Lists form a big part of lots of peoples’ lives – whether it’s a to-do list for productivity afficionados, shopping lists for remembering the essentials or compiling top-five lists of favourite things, just, well, because.
A while back, Microsoft released a new app for Microsoft 365 users called Lists, which was essentially a front-end to SharePoint, itself a staple of the Office 365/Microsoft 365 offering since the beginning, and providing much more functionality than simply a place to stuff documents. The original SharePoint Portal Server 2001 (codenamed “Tahoe”) is nearly old enough to buy itself a beer in its homeland, and relatively advanced logic and custom data validation & handling has been a major part of its appeal for a lot of that time.
Lists brings a lot of that functionality to the fore, while being extensible through Power Apps and integrated into Teams. There are mobile Lists apps available and in beta too.
Recently, the Lists experience was made available – in preview – for non-M365 users who could sign in with their Microsoft Account. A “lightweight” version of the app, it’s still pretty functional and pitched at individuals, families or small businesses who need to keep lists of things.
Taking a slightly different tack, the To Do application is a good way of making other sorts of lists – that could be Tasks or flagged emails as well as simple tick-lists to mark off what needs to be done. In something of an overlap with Lists, To Do can share its lists with other people – think of To Do as primarily for personal use that you might share, whereas Lists is for managing shared endeavours first and foremost.
If you’re a user of both Amazon’s Alexa services and Microsoft To Do, you might want to integrate them together; using the Tasks In The Hand skill. Once enabled and correctly configured, you can use Alexa to manage that service’s built-in To-Do and Shopping lists, and these are then synchronized to the Microsoft To Do app.
You can rename the lists which are subsequently created in To Do and which sync with Alexa, though you can’t yet manage additional ones. You could simply use the Alexa app to manage the lists rather than synching them with To Do, but setting up synch gives you more flexibility – To Do integrates with other software and services, like being able to show lists in the Microsoft Launcher app on an Android phone.
Tag: Microsoft Launcher
Tip o’ the Week 459 – Building a better phone UI
Microsoft fangrlz and fanbois, shed a tear for the Windows Phone platform, which relaunched with some fanfare just over 8 years ago as “Windows Phone 7 Series” (recalling the Microsoft redesigns the iPod packaging spoof?). The original idea with the new platform was that you didn’t need to jump in and out of apps all the time, since apps surfaced their info on the home screen and to a series of Hubs. Check out the original 2010 advert that painted the vision (fairly) clearly…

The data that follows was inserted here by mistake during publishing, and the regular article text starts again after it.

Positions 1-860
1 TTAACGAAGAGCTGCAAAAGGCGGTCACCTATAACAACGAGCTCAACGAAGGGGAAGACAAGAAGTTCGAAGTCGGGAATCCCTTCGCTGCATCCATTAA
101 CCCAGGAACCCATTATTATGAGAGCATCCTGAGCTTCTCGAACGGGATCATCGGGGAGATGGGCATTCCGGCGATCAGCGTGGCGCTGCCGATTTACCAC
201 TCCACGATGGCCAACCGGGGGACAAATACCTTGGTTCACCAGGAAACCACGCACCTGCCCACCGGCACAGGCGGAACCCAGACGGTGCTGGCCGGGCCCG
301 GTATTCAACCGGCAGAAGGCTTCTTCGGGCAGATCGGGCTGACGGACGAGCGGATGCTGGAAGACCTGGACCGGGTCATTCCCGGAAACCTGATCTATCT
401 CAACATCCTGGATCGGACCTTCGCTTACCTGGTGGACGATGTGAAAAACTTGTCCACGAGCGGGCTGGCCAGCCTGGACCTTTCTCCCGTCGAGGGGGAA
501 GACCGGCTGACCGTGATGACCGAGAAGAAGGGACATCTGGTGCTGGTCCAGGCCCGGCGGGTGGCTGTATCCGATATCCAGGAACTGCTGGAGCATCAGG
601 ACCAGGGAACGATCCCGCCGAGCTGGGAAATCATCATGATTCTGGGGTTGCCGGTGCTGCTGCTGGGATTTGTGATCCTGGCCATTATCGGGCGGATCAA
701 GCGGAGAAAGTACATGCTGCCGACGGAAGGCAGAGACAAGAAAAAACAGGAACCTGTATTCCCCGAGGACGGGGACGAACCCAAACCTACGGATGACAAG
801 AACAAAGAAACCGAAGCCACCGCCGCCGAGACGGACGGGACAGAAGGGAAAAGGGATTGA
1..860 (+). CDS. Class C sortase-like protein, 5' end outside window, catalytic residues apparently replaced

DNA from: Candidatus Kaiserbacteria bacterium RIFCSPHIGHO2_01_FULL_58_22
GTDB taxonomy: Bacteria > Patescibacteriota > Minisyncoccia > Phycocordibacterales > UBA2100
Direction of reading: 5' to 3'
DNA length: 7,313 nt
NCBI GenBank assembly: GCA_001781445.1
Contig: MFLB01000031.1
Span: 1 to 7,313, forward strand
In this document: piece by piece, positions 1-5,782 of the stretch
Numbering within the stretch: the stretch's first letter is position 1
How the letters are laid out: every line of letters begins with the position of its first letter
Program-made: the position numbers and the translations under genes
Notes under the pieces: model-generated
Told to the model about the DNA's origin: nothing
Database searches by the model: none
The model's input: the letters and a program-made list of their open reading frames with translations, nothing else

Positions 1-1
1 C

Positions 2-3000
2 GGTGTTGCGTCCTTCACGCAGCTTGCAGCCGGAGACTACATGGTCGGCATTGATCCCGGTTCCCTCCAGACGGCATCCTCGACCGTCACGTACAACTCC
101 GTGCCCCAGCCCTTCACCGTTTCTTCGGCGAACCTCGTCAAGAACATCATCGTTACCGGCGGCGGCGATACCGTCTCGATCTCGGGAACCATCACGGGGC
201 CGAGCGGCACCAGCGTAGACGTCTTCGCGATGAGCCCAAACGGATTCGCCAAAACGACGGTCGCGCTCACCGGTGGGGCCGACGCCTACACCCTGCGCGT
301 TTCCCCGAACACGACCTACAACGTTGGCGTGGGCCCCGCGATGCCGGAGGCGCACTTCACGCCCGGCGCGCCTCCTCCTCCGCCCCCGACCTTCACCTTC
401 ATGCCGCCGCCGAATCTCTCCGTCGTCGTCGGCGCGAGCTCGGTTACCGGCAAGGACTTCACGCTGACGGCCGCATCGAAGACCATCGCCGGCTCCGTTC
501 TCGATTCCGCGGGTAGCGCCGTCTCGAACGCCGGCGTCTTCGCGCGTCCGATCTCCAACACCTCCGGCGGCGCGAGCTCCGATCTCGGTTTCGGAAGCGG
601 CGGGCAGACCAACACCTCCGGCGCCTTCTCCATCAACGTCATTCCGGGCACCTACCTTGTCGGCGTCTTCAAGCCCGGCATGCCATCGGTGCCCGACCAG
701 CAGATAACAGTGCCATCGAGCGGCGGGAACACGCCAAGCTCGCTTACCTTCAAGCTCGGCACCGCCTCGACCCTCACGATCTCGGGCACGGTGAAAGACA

The hastily-renamed Windows Phone 7 showed up in November 2010, and came with a comparatively lavish marketing budget, bring some quite edgy and memorable adverts – like the Season of the Witch, or Really? (try not to boke at the scene where the guy drops his phone…)
A year later, and almost 7 years ago to this day, Canadian DJ and electro-music producer Deadmau5 played an amazing light show in London to celebrate the launch of the first Nokia Lumia phone; the fact that his track “Bad Selection” was the one that showcased what the phone looked like did raise a snigger at the time. He was back a year later with another event to celebrate the launch of the Lumia 820 with Windows Phone 8.
Now that Windows Phone has been in the ground for more than a year, it’s worth celebrating its somewhat spiritual successor – the Microsoft Launcher for Android (see ToWs passim, #345 and #438). One of the upsides of the Android platform is the fact you can effectively re-write the main UI, and most phone manufacturers ship their own variants of common apps (like Contacts, Phone, Messaging etc), so it’s ripe for customizing.
The Launcher brings some of the design elements of Windows Phone to Android, while building in great new ideas – like the swipe right to the “Glance” screen, Bing visual search, Timeline integration with Windows PCs and more.
The Microsoft Launcher has had more than 10 million downloads and has a rating of 4.6 / 5, with over 750,000 reviews – and it’s recognised by many commentators as one of the best Android launchers, even in such a crowded market.
If you’re up for trying out a new release, sign up to be a tester for the Microsoft Launcher Beta – currently offering a major update (5.1) that includes better Cortana functionality, To-Do and Sticky Notes synch from PCs and more. See details here. Join the community here (Google+ is still a thing – who knew?)
The beta even has a new “Screen time” function that promises to tell you how often and how long you use the phone, and with which apps. Google has shipped a “Digital Wellbeing” feature for its latest Android release (v9 aka Android “Pie”), but many phones won’t get that release for ages, if at all. Microsoft Launcher works on Android 4.2 and later.